Tag Archives: Eleanor of Aquitaine

Flag of Jimenez (Navarre) and Flag of Plantagenets

How many Queens does a country need?

Many people will only remember a time when England had a single Queen. However, at the time of the first Magna Carta, 1215 onwards, there were several queens. Some of them had retired having lost their husbands but were still hanging about as surplus to the country’s needs. All of these figures feature in the novels Berengaria – Books I & II and Henry III – Book I. Continue reading

Richard 1

Chasing Richard the Lionheart – Eleanor of Aquitaine

When Eleanor went to collect Berengaria from Navarre, her intention was to meet up with Richard and his fleet at Marseilles – purpose, a marriage between the Basque princess and Eleanor’s favourite son Richard, the King of England.

Unfortunately when they got to Marseilles Richard had left already. As a result they spent some time chasing along the Mediterranean coast trying to catch up with him. Richard was high-tailing it down to Sicily, where his sister, Queen Joan was in some bother after her philandering husband had died leaving her in the hands of a grotesque usurper named Tancredi.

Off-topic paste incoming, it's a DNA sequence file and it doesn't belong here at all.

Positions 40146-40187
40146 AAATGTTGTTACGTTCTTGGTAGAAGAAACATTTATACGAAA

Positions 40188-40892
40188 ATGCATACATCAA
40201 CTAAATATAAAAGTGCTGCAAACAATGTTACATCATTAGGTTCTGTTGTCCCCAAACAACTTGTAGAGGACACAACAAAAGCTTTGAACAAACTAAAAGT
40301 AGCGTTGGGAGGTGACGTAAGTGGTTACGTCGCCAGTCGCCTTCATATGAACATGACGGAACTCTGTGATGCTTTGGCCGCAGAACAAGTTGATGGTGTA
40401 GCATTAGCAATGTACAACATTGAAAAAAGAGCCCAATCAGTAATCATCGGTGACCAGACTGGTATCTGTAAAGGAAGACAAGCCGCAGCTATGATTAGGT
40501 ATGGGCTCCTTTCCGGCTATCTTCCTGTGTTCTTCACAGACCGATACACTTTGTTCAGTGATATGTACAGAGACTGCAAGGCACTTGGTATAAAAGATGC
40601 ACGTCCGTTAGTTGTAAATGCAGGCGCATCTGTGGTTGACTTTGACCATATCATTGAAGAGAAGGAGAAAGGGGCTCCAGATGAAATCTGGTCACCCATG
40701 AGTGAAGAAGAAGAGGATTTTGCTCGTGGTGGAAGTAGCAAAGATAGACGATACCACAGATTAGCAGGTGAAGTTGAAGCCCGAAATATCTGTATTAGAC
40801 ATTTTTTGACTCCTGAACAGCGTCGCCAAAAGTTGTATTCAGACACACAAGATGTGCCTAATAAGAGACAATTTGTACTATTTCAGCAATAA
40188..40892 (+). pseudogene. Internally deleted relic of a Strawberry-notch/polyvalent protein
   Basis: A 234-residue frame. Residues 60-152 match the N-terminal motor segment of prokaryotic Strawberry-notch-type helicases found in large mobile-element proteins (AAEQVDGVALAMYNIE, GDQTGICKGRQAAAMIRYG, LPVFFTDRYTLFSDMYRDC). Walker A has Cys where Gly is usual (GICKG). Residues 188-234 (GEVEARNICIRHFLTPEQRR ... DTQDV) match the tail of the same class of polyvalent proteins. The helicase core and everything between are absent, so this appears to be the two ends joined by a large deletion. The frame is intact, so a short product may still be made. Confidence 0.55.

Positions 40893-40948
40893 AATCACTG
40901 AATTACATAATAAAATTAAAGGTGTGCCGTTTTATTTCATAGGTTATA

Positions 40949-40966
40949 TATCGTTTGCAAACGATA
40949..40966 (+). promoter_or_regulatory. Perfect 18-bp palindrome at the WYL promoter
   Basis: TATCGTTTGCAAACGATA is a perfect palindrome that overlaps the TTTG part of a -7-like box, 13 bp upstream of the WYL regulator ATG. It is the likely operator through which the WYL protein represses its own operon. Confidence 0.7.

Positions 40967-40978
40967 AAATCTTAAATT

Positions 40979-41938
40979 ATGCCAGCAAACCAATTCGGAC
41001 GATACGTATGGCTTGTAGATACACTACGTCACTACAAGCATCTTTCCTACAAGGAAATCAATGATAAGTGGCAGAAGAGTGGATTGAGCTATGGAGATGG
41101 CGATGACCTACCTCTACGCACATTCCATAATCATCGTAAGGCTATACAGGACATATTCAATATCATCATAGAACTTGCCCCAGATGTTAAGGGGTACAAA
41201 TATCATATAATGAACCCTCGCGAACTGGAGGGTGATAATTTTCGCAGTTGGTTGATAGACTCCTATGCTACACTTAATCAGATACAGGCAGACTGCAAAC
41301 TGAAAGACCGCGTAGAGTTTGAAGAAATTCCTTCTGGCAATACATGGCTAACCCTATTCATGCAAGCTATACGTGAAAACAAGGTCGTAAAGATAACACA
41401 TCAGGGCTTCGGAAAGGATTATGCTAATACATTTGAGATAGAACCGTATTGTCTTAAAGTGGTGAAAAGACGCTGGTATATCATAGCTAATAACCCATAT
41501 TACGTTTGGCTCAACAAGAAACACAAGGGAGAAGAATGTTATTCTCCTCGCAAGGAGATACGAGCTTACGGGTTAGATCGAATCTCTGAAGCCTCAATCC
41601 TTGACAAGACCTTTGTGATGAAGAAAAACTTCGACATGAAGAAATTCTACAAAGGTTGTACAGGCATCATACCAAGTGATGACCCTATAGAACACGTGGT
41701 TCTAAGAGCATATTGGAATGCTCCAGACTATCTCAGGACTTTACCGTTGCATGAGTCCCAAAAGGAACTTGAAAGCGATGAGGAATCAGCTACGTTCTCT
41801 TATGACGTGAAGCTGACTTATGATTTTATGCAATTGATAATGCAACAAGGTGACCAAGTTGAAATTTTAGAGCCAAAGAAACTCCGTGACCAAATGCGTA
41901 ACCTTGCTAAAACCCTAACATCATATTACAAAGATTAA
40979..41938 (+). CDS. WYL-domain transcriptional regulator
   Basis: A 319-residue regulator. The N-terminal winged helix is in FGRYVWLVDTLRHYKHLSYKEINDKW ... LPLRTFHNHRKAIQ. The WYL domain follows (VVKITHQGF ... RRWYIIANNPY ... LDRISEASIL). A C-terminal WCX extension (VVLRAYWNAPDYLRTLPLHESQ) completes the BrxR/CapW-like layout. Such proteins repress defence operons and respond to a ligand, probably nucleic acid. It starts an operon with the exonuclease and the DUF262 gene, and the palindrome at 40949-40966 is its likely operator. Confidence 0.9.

Eleanor and Berengaria had many an adventure along the way. For instance they had a diversion to Lodi to meet a papal legate. Here they became enmeshed in pan-European politics as the church and the Holy Roman Emperor designate engaged in some power play maneuvering.

As Eleanor was probably the most powerful woman in northern Europe at the time, and Berengaria was trying to marry the most powerful king, the Pope needed them on his side. What was to transpire in Lodi?

The answer lies in the book, to be published soon.

The women eventually caught Richard in the Straits of Messina, where Richard’s sister Joan made an appearance – rescued! But is she still the queen of Sicily?

The map below is the long route they would have taken.


Below is an English ship of the period of the first crusade – but have they altered over the years?

We will return to our naval theme in a later post.